JERUSALEM -- Israel is headed toward an unprecedented repeat election on Tuesday with no guarantee that the do-over vote will produce a more decisive result than the inconclusive one last April. The Israeli electorate is deeply divided along religious, ethnic and ideological lines and the fragmented parliamentary system makes coalition building a tricky business. Source
  • Indonesian police arrest 185 suspected of starting forest fires

    World News CBC News
    Indonesian authorities arrested 185 people suspected of starting the forest fires that are spreading a thick, noxious haze around Southeast Asia, police said Monday. Indonesia and neighbouring countries in Southeast Asia are regularly hit by smoky haze from slash-and-burn clearances of forests for timber and palm oil plantations, but conditions this year have been the worst since 2015 due to an El Niño weather pattern causing an extended dry spell. Source
  • U.S. strike against GM threatens Canadian plants

    Canada News CBC News
    As 49,000 United Auto Workers in the U.S. strike against General Motors, there's a risk the walkout could shut down GM Canada's plants and auto-parts makers in Ontario. GM Canada says it is monitoring the situation closely for any impact to Canadian operations. Source
  • The Weather Network predicts average fall, cold winter ahead

    Canada News CTV News
    Canadians can expect average temperatures this fall that will give way to a cold winter in central and eastern parts of the country, according to The Weather Network. The network is predicting Western Canada, including B.C. Source
  • Toronto homeowner with nut allergy fights for removal of walnut tree in backyard

    Canada News CTV News
    A homeowner with a nut allergy will find out on Monday if an application to remove a walnut tree from the property’s backyard has been approved. According to City of Toronto documents, the North York resident has been fighting to remove the tree since 2017 after an initial bid was rejected. Source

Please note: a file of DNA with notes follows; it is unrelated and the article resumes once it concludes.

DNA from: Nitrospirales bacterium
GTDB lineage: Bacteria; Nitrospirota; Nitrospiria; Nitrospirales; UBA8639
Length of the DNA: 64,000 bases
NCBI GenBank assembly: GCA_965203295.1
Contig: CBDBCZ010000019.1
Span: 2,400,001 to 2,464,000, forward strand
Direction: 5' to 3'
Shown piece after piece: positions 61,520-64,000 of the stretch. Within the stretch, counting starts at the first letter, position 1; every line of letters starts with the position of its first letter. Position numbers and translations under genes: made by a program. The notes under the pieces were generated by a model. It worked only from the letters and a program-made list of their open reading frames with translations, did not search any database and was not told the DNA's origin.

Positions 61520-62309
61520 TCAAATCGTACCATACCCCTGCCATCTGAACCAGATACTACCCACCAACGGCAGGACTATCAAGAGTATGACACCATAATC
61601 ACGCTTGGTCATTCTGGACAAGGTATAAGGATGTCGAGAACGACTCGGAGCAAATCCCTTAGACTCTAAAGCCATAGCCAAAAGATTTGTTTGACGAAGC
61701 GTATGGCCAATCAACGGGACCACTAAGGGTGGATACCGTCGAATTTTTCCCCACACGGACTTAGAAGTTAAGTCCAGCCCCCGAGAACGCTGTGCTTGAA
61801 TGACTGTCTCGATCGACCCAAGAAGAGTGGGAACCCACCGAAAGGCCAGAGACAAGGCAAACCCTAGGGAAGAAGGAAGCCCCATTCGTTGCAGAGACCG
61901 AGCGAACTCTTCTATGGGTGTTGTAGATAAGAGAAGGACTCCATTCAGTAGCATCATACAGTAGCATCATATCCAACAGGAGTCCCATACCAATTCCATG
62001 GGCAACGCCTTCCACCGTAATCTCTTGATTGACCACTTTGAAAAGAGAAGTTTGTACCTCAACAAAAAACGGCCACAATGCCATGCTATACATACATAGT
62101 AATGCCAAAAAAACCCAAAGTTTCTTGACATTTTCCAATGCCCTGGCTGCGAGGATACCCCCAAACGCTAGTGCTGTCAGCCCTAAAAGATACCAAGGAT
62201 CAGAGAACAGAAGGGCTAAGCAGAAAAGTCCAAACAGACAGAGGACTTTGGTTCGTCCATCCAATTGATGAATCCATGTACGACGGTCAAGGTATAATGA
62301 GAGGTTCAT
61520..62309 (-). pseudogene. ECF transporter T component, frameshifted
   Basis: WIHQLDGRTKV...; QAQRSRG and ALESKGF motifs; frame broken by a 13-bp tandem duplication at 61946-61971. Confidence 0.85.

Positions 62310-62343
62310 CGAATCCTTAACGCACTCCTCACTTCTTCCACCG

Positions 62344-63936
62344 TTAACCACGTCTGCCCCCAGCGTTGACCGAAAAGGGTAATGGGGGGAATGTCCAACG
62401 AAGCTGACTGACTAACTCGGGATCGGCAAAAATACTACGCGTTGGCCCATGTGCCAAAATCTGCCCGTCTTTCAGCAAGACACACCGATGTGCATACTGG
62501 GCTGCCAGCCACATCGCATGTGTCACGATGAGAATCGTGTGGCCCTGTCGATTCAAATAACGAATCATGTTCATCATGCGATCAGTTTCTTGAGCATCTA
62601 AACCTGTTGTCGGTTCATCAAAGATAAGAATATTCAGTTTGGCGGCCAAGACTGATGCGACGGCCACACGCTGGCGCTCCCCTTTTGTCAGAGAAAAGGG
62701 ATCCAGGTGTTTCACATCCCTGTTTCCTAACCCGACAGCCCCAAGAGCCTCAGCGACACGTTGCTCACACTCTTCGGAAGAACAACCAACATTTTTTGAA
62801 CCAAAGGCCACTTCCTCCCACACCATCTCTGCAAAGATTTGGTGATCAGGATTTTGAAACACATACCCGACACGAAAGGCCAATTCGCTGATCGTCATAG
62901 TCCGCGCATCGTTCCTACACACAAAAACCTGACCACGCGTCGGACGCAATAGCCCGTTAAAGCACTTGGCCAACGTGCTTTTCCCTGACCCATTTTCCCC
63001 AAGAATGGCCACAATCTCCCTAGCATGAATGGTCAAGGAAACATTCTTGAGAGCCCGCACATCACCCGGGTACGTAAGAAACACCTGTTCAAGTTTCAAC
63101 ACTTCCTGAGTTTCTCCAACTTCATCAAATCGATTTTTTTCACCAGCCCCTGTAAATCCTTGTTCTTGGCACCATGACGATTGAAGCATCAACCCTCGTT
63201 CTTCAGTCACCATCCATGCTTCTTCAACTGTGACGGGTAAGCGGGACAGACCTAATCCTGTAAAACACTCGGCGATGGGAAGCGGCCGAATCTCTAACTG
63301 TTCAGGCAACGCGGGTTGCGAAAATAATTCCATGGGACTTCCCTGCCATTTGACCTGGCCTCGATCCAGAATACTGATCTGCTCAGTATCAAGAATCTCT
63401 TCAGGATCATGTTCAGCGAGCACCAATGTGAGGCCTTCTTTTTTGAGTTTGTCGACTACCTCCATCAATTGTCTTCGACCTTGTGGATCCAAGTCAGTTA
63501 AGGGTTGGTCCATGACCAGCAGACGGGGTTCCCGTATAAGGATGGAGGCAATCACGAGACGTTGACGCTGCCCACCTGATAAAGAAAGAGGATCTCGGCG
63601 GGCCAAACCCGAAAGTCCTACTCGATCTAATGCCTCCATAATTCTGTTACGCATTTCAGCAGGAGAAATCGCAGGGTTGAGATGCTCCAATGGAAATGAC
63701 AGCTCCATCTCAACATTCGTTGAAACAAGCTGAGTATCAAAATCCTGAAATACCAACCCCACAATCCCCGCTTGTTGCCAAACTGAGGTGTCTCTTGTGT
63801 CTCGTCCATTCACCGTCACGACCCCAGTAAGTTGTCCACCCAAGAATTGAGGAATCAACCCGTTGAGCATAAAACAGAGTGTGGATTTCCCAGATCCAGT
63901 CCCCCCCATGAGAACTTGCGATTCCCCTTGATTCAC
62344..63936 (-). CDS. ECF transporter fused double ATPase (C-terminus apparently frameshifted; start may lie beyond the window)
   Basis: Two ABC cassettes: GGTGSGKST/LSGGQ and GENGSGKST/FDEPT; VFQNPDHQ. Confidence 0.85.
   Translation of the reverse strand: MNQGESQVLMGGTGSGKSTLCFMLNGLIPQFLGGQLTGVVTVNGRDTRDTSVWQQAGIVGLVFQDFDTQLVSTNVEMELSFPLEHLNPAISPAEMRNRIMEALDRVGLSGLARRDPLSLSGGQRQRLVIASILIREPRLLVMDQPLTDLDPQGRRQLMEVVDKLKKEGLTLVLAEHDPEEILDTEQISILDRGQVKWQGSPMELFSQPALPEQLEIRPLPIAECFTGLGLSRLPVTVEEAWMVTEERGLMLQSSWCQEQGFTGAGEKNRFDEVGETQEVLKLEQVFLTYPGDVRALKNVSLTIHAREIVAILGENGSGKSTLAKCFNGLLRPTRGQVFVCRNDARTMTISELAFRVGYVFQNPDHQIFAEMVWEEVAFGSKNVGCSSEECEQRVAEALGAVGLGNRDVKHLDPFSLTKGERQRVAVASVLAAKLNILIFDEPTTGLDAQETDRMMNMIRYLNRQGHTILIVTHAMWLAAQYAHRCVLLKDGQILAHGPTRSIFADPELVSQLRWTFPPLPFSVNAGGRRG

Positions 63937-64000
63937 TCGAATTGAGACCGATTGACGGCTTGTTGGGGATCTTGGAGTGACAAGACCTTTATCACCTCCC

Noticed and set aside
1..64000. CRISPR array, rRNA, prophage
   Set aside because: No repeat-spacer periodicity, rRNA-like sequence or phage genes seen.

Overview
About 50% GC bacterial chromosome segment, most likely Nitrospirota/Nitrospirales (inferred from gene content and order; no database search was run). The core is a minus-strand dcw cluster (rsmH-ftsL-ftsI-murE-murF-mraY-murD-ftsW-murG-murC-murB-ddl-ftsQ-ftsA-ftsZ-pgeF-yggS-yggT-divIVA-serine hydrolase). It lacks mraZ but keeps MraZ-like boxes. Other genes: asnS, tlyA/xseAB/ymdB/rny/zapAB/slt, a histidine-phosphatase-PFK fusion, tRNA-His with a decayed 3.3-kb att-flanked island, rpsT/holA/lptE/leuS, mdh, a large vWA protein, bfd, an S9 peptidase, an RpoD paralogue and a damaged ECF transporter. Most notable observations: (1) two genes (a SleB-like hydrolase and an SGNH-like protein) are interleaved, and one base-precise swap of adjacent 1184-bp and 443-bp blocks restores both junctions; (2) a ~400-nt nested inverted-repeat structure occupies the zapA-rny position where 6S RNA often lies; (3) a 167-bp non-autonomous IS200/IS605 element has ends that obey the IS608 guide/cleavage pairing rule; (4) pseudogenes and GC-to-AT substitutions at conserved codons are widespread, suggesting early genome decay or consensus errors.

• U.S. bomb-sniffing dogs sent to Jordan now dying from poor treatment

    World News CTV News
    Bomb-sniffing dogs sent from the United States to its Middle Eastern ally Jordan are falling ill and dying due to poor treatment and negligence, a federal investigation has found. A year-long evaluation by inspectors at the U.S. Source
  • Mark Ruffalo smashes Boris Johnson's Hulk comparison

    World News CTV News
    Mark Ruffalo, the actor who plays the anger-prone Hulk in the "Avengers" movie franchise, has struck out at U.K. Prime Minister Boris Johnson for suggesting Britain could break free of the EU's "manacles," like the Marvel superhero. Source
  • Black college, Papa John's blame each other over lost funds

    World News CTV News
    LOUISVILLE, Ky. -- A US$1 million donation by the disgraced founder of Papa John's pizza to a historically black college has prompted the school to give up $20,000 in scholarships from the company. The Courier Journal reports that only hours after John Schnatter announced his donation to Simmons College, the school's development director declined the company's pledge to help 10 students with $2,000 each toward tuition. Source
  • Israeli PM vows to annex 'all the settlements' in West Bank

    World News CTV News
    JERUSALEM -- Israeli Prime Minister Benjamin Netanyahu vowed Monday to annex "all the settlements" in the West Bank, including an enclave deep in the heart of the largest Palestinian city, in a last-ditch move that appeared aimed at shoring up nationalist support the day before a do-over election. Source
  • Liberals to re-record French version of campaign theme song after hitting sour note

    Canada News CBC News
    Are the Liberals removing one hand for tomorrow? That's what some say the new French-language version of the federal party's theme song implies. The English version of One Hand Up, recorded by The Strumbellas, goes, "We can hold one hand up for tomorrow. Source